“Assassinations Provide Opportunities And Occasions For Wars; They Do Not Cause Them”

Few Americans have distinguished themselves in the aftermath of the election as has David Frum, the erstwhile Dubya speechwriter who’s become a post-partisan truth-teller, history professor and, perhaps, self-designated mourner. It seems all his education, employment and life experience prepared him for this moment which he clearly hoped would never arrive.

The nation’s best-case scenario is a cast of brand-name robber barons fully strip struggling Americans, eventually redirecting the nation’s teeming anger at a foreign enemy (real or imagined) after the check bounces. The worst case is that 240 years of American democracy ends ignominiously, World War II and the Cold War lost retroactively, with a Berlusconi who aspires to be a Mussolini now destabilizing any institutions than can counter his whims with laws or reason.

Trump is aided by wingnuts and political opportunists of all manner, who go along with him to get something out of him. Does anyone think Steve Bannon or Mitch McConnell care more for the Constitution than they do for power? It’s the perfect storm, and a deathly chill comes at us sideways.

In his latest Atlantic piece, Frum writes wisely of today’s shocking assassination of Russian diplomat Andrey G. Karlov in Ankara, arguing that political killings aren’t motivations for war but rather justifications. Putin and Erdogan may not militarize the moment, but Trump might not pass on such a future opportunity.

An excerpt:

Assassinations provide opportunities and occasions for wars; they do not cause them.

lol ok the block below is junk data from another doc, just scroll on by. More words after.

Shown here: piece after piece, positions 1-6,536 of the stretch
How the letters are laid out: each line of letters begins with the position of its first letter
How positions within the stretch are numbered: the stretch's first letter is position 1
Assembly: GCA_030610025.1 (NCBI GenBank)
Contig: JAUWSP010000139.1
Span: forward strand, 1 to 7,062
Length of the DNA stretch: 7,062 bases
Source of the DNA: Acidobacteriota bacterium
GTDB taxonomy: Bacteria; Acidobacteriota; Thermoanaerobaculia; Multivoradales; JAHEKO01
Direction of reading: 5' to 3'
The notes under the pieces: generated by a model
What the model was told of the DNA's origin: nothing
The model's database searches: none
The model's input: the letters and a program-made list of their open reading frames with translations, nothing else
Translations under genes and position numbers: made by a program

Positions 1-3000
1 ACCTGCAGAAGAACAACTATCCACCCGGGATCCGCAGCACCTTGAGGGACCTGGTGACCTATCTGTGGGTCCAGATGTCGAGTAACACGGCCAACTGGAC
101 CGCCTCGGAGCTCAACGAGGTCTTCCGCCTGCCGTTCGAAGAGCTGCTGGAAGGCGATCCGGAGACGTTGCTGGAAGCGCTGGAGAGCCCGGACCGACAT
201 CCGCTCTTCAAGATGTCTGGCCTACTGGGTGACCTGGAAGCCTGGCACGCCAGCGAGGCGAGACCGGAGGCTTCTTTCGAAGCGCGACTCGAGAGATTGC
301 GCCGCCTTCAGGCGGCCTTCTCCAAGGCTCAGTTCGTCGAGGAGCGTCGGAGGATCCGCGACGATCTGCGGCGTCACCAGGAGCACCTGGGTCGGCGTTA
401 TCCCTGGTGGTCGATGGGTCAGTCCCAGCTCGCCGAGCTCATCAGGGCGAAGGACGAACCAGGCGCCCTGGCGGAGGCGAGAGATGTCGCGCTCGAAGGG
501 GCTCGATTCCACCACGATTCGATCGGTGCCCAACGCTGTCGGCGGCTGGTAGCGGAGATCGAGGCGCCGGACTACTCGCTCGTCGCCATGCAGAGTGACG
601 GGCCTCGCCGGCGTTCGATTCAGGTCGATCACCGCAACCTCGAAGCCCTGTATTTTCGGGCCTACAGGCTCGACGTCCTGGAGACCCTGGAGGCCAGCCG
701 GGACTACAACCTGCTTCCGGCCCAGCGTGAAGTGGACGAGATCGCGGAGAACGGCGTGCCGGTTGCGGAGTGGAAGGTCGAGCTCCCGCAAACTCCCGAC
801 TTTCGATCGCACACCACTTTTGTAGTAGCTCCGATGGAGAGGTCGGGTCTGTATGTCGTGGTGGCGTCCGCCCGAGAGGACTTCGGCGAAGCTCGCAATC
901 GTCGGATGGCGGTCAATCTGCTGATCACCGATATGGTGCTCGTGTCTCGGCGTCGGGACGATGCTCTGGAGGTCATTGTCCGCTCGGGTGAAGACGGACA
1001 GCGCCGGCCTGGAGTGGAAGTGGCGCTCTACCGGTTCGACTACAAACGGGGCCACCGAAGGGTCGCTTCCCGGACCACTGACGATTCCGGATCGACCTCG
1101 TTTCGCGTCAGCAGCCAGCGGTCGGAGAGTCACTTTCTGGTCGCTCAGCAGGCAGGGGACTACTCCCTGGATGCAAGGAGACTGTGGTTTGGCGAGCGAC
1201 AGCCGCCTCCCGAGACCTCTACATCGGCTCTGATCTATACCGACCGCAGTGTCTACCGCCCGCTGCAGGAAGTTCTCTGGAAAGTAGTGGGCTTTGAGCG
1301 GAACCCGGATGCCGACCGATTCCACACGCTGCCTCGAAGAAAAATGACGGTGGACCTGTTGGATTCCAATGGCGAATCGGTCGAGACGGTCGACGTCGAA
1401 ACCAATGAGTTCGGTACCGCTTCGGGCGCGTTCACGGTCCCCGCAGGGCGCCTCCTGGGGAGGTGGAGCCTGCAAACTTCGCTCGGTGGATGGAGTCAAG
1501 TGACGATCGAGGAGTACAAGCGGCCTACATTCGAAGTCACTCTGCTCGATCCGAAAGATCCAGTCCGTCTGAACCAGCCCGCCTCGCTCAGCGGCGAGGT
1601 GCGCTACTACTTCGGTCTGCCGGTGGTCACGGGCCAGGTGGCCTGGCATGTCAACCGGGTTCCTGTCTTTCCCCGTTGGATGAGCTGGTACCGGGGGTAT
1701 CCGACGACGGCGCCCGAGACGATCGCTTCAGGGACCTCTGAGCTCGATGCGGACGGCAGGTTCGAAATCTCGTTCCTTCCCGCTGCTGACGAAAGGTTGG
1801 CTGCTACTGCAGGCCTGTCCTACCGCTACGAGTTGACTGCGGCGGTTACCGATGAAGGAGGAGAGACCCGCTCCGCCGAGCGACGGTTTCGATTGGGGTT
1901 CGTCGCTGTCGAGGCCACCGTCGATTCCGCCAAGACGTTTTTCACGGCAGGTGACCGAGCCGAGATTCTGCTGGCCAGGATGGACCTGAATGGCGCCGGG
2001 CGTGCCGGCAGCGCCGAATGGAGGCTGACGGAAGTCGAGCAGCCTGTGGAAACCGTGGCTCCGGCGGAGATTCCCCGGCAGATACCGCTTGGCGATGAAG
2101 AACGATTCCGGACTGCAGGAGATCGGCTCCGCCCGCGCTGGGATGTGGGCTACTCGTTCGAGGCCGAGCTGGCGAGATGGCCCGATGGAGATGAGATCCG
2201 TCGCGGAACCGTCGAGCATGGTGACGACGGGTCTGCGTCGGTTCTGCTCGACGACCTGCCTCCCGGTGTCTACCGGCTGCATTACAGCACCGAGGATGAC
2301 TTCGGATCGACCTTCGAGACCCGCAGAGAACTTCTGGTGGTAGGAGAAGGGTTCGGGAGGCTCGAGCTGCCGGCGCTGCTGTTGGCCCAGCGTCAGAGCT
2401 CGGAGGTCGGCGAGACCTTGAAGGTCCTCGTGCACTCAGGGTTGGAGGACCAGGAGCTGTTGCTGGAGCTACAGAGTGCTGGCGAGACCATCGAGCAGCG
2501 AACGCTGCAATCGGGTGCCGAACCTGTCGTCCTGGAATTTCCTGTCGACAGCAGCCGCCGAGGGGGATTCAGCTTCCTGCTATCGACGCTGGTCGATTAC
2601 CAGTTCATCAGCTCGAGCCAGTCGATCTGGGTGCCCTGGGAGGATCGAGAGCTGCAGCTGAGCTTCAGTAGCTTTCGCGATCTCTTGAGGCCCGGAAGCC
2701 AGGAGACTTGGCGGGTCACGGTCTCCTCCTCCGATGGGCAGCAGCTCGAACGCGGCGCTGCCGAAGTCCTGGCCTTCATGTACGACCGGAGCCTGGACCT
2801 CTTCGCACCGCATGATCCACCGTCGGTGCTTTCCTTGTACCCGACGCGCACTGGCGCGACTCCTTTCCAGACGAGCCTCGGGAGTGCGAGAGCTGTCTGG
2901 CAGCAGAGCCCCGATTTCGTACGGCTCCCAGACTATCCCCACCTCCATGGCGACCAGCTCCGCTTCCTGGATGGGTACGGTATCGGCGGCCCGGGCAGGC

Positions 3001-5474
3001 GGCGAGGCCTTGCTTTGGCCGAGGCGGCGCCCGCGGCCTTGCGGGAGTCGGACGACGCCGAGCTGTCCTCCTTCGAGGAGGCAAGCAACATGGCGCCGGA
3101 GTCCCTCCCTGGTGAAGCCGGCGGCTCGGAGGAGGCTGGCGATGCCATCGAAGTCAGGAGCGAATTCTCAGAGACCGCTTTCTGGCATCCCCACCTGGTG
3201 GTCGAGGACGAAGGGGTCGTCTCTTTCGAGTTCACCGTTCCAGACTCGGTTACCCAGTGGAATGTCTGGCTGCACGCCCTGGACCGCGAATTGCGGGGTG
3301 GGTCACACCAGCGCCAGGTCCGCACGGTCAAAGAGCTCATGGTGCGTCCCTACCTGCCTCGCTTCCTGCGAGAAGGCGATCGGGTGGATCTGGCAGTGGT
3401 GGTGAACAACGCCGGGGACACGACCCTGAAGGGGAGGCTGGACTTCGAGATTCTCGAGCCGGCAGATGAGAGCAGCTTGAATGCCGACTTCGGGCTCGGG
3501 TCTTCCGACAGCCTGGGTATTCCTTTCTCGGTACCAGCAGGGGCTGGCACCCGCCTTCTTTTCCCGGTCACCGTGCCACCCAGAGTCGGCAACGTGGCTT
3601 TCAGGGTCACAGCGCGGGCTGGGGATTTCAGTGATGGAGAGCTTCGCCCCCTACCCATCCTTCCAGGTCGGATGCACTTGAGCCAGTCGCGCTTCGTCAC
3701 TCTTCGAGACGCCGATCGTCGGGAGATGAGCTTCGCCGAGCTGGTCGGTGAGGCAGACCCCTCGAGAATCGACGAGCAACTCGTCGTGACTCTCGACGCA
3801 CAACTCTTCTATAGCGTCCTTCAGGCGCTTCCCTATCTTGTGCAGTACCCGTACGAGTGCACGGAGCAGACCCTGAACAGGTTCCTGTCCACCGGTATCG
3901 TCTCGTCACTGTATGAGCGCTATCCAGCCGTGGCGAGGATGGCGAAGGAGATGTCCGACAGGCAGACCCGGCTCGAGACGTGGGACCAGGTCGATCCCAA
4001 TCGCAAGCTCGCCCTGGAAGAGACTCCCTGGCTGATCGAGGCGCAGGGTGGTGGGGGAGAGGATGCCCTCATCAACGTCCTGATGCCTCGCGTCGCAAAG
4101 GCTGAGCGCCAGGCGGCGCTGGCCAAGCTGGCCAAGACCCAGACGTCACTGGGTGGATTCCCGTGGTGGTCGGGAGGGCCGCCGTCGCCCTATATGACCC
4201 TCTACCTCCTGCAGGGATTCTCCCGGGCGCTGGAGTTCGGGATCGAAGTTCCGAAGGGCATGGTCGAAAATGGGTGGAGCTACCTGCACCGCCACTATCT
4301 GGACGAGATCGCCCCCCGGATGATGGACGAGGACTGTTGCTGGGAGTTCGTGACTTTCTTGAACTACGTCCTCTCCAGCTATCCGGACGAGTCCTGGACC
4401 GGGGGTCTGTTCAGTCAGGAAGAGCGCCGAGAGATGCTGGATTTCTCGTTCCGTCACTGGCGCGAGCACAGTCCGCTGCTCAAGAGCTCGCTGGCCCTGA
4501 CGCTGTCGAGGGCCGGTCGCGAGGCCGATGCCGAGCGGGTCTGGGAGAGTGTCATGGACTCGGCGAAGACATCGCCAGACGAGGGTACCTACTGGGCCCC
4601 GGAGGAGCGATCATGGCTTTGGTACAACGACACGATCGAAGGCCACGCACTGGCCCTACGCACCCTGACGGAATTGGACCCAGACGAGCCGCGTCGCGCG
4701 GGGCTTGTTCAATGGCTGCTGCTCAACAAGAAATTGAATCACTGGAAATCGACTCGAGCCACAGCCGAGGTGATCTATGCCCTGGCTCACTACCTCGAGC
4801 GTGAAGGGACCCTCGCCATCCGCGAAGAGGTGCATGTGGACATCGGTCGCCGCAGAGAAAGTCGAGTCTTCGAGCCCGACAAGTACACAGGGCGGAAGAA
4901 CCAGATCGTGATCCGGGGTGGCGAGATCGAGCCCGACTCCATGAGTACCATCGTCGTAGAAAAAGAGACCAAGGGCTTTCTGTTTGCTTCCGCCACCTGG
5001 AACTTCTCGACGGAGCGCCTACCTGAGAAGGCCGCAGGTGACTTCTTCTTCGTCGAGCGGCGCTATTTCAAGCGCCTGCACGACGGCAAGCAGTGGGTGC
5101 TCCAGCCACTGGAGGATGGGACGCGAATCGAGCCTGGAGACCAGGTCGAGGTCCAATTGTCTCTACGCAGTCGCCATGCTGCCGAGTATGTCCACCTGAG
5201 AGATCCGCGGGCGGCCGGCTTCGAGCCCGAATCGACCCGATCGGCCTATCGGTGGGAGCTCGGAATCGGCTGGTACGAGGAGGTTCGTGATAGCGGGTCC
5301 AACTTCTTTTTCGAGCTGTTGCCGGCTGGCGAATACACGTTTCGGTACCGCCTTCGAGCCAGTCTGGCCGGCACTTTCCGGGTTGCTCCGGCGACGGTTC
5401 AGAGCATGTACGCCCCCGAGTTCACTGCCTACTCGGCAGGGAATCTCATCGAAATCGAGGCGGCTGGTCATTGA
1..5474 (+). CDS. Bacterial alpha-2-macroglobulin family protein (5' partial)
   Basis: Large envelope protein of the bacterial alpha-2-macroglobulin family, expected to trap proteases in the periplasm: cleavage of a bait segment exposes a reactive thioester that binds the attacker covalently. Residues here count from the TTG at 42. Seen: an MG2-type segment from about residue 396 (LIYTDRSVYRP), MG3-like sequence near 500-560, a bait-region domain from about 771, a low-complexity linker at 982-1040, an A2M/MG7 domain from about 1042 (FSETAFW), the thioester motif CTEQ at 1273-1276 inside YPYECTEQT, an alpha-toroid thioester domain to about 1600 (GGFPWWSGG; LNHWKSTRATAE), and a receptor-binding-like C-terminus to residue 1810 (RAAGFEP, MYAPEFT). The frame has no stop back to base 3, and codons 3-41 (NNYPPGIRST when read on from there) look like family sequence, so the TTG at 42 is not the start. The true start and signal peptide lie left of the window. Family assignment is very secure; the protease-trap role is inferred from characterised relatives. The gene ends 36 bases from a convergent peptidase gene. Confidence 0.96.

Consider an even grimmer example.

The murderer of the Russian Ambassador to Turkey has been described in some reports as motivated by rage against Russian atrocities in Syria. His act may summon to memory the example of Herschel Grynszan, a young Jew who tried to avenge the sufferings of his family at Nazi hands by killing a German diplomat in Paris on November 7, 1938. Hitler seized upon the killing as his excuse for the rampage we know as Kristallnacht.

Yet when a Jewish student killed the leader of the Swiss Nazi party in February 1936, Hitler did nothing. Germany had secured the 1936 Olympic games before Hitler’s rise to power, and there was much agitation that year to rescind the award to protest Nazi anti-Semitism. Determined to maintain domestic quiet, Hitler let the death of Wilhelm Gustloff vanish into historical obscurity. (His killer, originally from Croatia, survived the Second World War in a Swiss prison.)

Even Hitler used outrages for his own ends, rather than being motivated by them.

Will today’s crime spark conflict between Putin’s Russia and Erdogan’s Turkey? Only if those two authoritarian rulers want trouble.•